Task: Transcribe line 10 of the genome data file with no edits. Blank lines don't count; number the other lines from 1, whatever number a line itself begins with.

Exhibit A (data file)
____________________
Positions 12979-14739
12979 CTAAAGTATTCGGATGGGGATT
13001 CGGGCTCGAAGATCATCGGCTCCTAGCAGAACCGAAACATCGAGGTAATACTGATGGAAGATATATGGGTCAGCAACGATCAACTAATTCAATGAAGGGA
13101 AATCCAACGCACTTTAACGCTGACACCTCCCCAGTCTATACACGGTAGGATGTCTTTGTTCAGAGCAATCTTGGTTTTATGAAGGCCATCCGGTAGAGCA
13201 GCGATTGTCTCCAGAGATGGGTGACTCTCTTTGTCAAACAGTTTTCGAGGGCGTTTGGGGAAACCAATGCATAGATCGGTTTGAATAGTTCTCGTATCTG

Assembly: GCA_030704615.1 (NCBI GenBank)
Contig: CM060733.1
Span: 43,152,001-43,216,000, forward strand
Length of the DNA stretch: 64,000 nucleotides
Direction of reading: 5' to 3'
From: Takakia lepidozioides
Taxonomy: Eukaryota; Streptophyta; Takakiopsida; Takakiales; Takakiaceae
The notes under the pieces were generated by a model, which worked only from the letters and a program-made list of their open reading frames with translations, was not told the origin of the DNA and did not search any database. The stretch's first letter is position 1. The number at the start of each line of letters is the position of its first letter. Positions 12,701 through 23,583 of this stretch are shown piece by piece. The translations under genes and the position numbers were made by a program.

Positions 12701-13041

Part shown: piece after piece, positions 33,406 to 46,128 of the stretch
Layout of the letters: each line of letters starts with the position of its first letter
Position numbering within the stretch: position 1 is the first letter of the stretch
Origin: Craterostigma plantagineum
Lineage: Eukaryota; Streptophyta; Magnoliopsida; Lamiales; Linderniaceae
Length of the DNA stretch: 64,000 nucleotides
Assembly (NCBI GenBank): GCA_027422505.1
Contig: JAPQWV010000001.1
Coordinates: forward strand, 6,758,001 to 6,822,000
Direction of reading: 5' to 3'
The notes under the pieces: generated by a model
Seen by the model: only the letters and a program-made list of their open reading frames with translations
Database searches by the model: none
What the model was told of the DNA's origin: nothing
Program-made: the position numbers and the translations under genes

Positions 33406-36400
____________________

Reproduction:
Direction of reading: 5' to 3'